Birth Control Delivered Via Mobile App Draws Praise, Concern

The "pill" can now be delivered right to your door without having to see a doctor first. Some women say it's a real time saver, but pro-life advocates are weary of the concept.

Nurx is an app many are now calling the "Uber" for birth control.

Patients answer several questions — such as health history, weight and blood pressure — and then can have the birth control of their choice delivered at their door.

Shelby Roehre, of Dallas, says it helps her fill an important need.

She recently moved to the area from Pennsylvania but hasn't had time to find a doctor.

"Having such a necessity, and it being sent to me at my home — so I don't have to get up go to the doctor, go to pharmacy or anything like that, and to pay for it all in the app — it makes my life so much easier," Roehre said.

The app is now live in 15 states and Washington, D.C., providing birth control for women with or without insurance.

The California-based company expanded into Texas over the summer, and with that expansion, it landed in the bullseye of conservative pro-life groups.

At issue for them is how women can use the app to also get emergency contraception, or the "morning-after pill."

Emergency contraception works differently than traditional birth control and is taken within 72 hours after sex to prevent pregnancy.

Doctors say it doesn't terminate a pregnancy, but anti-abortion activists feel it's ending life at its earliest stages.

"The main problem is it ends the life of this baby. She may not realize that when she takes it. She may find out years down the road that there was, or possibly was, conception," said Kay Morton, of Thrive Women's Clinic in Dallas.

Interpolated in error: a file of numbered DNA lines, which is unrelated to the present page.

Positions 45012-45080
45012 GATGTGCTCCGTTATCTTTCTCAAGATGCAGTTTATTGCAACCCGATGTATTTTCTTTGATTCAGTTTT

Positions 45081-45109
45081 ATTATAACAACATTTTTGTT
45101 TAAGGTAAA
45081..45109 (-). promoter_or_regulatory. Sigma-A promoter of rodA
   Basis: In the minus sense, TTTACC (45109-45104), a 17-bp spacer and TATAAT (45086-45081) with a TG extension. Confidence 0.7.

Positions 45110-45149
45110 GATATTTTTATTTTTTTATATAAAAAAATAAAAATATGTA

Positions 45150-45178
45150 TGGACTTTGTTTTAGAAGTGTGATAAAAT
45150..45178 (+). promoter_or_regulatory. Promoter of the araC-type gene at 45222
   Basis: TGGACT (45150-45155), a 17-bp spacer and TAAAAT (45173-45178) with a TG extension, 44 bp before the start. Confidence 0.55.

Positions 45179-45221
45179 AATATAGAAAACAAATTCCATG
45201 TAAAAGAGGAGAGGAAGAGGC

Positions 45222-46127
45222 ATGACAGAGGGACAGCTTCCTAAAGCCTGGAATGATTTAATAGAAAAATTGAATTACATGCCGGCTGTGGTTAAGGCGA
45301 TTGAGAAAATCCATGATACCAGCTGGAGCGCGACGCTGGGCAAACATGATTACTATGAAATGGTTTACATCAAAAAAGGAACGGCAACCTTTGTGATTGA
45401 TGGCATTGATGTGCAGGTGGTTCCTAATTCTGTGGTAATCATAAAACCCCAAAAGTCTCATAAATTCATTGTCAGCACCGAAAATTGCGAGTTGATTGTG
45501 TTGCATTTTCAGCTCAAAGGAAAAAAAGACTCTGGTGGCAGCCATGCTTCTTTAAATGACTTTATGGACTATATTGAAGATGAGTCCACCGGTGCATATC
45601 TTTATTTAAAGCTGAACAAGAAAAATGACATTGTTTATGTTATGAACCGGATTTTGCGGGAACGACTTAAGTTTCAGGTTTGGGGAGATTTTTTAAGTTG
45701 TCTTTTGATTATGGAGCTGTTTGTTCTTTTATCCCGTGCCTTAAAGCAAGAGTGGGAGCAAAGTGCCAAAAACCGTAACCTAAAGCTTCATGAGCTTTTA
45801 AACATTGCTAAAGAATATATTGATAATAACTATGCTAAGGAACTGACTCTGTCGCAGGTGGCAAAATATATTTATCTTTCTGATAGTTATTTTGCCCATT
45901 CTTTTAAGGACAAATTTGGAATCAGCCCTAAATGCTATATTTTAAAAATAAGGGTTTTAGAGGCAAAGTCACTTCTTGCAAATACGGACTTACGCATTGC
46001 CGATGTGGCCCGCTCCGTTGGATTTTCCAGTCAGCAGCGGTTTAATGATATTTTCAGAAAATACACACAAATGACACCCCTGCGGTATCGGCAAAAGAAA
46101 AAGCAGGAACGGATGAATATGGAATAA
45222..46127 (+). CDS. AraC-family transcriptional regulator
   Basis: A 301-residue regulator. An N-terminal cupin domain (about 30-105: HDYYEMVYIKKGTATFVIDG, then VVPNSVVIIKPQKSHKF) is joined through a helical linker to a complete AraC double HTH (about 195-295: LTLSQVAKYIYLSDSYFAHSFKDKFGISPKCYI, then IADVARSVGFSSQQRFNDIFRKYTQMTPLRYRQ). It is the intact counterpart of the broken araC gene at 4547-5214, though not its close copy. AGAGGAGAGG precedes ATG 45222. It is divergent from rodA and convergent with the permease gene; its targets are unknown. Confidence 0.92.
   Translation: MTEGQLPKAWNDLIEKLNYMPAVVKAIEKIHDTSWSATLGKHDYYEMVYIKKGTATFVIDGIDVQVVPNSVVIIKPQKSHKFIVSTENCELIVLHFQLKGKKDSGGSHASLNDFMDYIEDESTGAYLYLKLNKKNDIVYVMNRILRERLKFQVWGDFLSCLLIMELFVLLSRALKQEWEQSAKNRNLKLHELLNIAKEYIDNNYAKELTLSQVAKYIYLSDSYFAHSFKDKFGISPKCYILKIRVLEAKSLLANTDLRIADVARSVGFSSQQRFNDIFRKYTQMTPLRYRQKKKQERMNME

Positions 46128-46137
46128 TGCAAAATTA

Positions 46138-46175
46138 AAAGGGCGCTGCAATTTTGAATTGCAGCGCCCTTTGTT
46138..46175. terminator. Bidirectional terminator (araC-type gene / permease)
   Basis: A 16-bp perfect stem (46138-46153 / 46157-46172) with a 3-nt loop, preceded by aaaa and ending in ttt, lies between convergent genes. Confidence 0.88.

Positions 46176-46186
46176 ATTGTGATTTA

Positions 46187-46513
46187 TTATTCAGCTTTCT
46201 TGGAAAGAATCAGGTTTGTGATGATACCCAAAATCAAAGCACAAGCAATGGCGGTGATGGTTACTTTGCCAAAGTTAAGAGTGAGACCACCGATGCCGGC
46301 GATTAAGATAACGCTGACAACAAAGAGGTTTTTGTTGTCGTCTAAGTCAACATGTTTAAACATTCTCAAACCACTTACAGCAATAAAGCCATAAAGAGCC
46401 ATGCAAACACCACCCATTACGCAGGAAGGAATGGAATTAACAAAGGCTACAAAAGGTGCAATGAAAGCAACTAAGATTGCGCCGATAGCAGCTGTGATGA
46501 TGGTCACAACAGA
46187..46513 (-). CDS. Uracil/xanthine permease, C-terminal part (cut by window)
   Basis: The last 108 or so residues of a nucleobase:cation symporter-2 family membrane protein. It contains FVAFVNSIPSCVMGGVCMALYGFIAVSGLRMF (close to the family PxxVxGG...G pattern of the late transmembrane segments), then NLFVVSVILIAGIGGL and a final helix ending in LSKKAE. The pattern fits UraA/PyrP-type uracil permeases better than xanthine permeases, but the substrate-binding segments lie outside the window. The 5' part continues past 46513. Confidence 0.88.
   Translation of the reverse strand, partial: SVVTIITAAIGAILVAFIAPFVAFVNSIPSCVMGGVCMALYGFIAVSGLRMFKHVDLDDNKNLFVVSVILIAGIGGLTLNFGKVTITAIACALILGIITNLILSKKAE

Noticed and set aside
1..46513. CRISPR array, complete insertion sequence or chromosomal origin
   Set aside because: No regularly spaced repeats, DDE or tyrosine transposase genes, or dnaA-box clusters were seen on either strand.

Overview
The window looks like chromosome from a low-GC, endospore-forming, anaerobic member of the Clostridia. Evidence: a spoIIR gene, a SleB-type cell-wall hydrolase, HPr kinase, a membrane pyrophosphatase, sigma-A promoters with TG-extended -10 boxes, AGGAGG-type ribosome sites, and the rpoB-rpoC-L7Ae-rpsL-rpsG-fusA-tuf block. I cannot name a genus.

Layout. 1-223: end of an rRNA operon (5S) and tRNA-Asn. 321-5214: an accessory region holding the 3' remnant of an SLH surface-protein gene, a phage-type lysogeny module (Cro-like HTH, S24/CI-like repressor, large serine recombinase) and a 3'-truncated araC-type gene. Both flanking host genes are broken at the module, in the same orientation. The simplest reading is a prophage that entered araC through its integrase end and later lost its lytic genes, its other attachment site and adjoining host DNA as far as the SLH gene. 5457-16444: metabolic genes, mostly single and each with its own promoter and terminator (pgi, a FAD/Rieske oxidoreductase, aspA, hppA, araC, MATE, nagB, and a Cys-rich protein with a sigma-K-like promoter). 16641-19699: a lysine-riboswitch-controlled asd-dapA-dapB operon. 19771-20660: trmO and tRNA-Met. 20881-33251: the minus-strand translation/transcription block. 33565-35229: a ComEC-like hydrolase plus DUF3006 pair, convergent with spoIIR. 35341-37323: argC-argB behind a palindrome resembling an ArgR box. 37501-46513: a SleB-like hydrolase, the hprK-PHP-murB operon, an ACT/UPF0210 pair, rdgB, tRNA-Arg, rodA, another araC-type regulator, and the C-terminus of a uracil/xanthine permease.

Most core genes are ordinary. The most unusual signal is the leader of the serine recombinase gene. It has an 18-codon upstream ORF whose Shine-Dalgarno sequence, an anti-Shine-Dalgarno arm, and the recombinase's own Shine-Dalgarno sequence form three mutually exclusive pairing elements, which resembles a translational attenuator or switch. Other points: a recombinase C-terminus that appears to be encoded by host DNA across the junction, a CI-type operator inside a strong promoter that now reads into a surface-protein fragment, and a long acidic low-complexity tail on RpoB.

Plus, getting the morning-after pill without the traditional face-to-face visit with a doctor or pharmacist is cause for even more concern, according to Morton.

"It's quicker. It's easier. It's cheaper, but you miss out on a lot of the education and the assessments that you get with going to a doctor. If you have questions or problems with side effects, who do you go to with that?" Morton said.

The Food and Drug Administration regulates emergency contraception, like Plan B and Ella, differently than traditional birth control.

Critics, including John Seago, legislative director for Texas Right To Life, feel stricter telemedicine laws should be in place regulating online emergency contraception.

"The FDA says Plan B and Ella work to keep the embryo from implantation. That's where we think morally we have to get involved," Seago said.

Nurx says doctors review the health profile information each customer provides before mailing out the medication.

Doctors are available 24/7 for any follow-up questions over a teleconference, and the app founder says they're serving a need in contraception deserts — rural areas of Texas where women don't have immediate access to public clinics.

Roehre says she's had no health problems resulting from the online birth control.

"It's almost empowering for women that there is an application on our phone now that adheres solely to our reproductive system and health services," she said.

Texas Right To Life plans to work to change telemedicine laws during the next state legislative session in order to make it more difficult to obtain emergency contraception online.

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